•          Second, can a regulatory intervention aimed at this behaviour be effective? The ‘jury is still out’ but the bulk of the evidence suggests that short sale bans are only effective in the immediate short-run, with lasting detrimental effects on other regulatory goals of pricing efficiency, liquidity, and market fairness. The results on the empirical effects on circuit breakers is more mixed (Kodres 2020)

•          Third, what are the costs and benefits of imposition, including costs of enforcement? The costs of identifying destabilising short sales are large (at least historically) while the benefits are fleeting. With circuit breakers that are conceived and set up in advance, the direct costs of imposition are low and enforcement takes minimal effort. 

•          Fourth, are the regulations imposed so that market participants can see why they are being initiated and how they will be enforced? Short sale bans are typically not announced far in advance nor are their enforcement mechanisms clear. Admittedly, since they have been used in the past, some visionary participants may be able to anticipate them. Circuit breakers are fixed in advance and reviewed periodically which means that participants may not remember they are in place, but the rules are readily available. 

•          Fifth, what are the (longer-term) unintended consequences?  For short sale bans, there is a distrust in the fairness of markets, as some participants are treated differentially, sometimes lasting for years. For firms that plan to issue shares, such interruptions can bias equity prices upward which does not allow for an accurate gauge for the cost of capital. Overall, it is unclear whether the goal of regulation to establish transparent, efficient, and fair markets is being met.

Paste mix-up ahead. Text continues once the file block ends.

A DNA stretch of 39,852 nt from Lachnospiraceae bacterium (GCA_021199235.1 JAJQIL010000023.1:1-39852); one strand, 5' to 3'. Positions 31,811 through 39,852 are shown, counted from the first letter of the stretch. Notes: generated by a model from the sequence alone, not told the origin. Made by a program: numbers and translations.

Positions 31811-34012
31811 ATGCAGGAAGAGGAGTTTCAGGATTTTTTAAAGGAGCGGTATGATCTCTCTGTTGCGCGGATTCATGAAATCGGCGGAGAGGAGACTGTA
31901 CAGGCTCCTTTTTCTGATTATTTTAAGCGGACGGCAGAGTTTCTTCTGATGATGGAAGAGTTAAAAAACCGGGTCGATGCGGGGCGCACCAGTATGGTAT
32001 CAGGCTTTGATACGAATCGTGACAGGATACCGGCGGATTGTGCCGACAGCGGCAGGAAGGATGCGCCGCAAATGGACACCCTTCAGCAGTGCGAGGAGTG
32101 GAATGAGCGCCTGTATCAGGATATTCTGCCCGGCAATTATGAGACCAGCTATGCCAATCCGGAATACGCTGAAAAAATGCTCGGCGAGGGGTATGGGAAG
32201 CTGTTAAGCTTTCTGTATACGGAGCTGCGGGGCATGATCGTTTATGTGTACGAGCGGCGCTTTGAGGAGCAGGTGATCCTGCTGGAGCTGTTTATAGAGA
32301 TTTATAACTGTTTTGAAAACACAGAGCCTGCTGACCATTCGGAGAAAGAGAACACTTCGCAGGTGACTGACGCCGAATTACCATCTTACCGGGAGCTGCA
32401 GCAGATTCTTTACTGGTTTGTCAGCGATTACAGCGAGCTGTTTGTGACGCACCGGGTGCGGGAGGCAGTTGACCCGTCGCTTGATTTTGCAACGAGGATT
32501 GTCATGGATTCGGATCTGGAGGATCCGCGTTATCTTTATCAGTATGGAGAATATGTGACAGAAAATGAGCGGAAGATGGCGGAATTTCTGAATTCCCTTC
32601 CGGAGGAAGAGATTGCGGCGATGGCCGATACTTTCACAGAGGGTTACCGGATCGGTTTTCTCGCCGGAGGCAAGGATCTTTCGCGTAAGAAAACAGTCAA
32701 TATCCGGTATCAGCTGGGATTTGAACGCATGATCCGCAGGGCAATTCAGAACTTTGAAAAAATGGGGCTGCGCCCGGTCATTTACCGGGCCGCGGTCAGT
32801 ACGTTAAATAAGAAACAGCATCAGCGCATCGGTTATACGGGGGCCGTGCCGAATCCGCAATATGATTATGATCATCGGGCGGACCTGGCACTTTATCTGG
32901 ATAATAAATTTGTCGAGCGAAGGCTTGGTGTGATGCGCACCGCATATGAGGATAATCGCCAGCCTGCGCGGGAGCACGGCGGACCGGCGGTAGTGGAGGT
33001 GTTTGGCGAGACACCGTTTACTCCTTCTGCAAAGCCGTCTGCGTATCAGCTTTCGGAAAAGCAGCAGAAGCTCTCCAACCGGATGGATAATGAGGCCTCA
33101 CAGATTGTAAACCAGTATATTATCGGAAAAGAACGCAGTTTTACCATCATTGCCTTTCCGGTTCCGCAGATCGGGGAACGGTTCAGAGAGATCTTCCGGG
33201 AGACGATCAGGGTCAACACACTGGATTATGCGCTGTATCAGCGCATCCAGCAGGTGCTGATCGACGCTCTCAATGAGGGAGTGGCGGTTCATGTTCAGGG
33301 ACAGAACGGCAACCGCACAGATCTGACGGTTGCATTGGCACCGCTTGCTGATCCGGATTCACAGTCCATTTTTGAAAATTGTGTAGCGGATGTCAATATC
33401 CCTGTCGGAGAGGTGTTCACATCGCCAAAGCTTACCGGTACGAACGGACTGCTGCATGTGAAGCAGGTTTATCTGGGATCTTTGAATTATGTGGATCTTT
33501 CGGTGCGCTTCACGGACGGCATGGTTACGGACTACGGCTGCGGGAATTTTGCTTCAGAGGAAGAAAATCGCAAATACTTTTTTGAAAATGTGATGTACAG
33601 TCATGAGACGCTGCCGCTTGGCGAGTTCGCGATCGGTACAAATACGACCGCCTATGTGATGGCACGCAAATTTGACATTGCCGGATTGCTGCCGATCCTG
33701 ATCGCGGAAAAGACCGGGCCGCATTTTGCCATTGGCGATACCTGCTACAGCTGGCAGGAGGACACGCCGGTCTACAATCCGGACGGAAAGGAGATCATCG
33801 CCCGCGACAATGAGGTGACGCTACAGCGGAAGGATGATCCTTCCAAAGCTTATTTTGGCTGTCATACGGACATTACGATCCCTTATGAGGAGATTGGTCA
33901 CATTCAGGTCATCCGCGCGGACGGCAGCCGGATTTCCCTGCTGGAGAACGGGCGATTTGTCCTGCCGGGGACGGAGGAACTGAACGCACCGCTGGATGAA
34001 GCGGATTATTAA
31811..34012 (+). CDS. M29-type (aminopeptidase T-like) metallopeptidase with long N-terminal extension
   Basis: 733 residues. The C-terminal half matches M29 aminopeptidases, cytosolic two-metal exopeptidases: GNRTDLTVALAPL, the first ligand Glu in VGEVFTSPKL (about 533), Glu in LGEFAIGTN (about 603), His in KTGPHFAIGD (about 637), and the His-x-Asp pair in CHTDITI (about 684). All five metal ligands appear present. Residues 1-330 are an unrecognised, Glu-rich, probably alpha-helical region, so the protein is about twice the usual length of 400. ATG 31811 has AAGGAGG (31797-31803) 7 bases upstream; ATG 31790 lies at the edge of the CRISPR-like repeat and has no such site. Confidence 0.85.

Without analysing their latest effects, I believe the evidence shows that circuit breakers are a much more benign way to try to quell overshooting and volatility. Both sides of the market are allowed to participate in due course (within a short and known time frame) and risk management systems are given a chance to catch up. Short sale bans, by contrast, are more intrusive. They remove willing participants and do not provide a time frame for re-entering the market, damaging longer term confidence in market functionality. Taking a long-term view, it is clear that, as a policy tool, circuit breakers are more market friendly and sustainable than short sale bans. This time around, a thorough analysis (after the dust settles) on equity markets is still warranted, in case history does not repeat itself after all.

References

Beber, A and M Pagano (2013), “Short-Selling Bans Around the World: Evidence from the 2007—09 Crisis,” Journal of Finance 68(1): 343-381. 

Beber, A, D Fabbri, M Pagano and S Simonelli (2018), “Short-Selling Bans and Bank Stability,” Working Paper, European System Risk Board, No 64, January. 

International Monetary Fund (2013), “A New Look at Sovereign Credit Default Swaps,” Chapter 2 of the Global Financial Stability Report April 2013, IMF, Washington DC. Available at: https://www.imf.org/en/Publications/GFSR/Issues/2016/12/31/Old-Risks-New...

 

Jain, C, P Jain and T McInish (2012), “Short Selling: The Impact of SEC Rule 201 of 2010,” Financial Review 17(1): 37-64.  

Kodres, L (2020), “Are Circuit Breakers Doing Their Job?”, MIT Golub Center for Finance and Policy, 30 March. Available at: http://gcfp.mit.edu/are-circuit-breakers-doing-their-job/

Tavares, C (2011), “The CDS-bond Spreads Debate Through the Lens of the Regulator,” VoxEU.org, 12 January. Available at:  https://voxeu.org/article/under-regulator-s-microscope-credit-default-swaps

Pu, X and J Zhang (2012), “Sovereign CDS Spreads, Volatility, and Liquidity: Evidence from 2010 German Short Sale Ban,” Financial Review 47(1): 171-197.

a

A

Topics:  Covid-19 Financial markets Financial regulation and banking

Tags:  COVID-19, financial markets, financial regulation, US

Distinguished Senior Fellow, Golub Center for Finance and Policy, MIT Sloan School of Management

CEPR Policy Research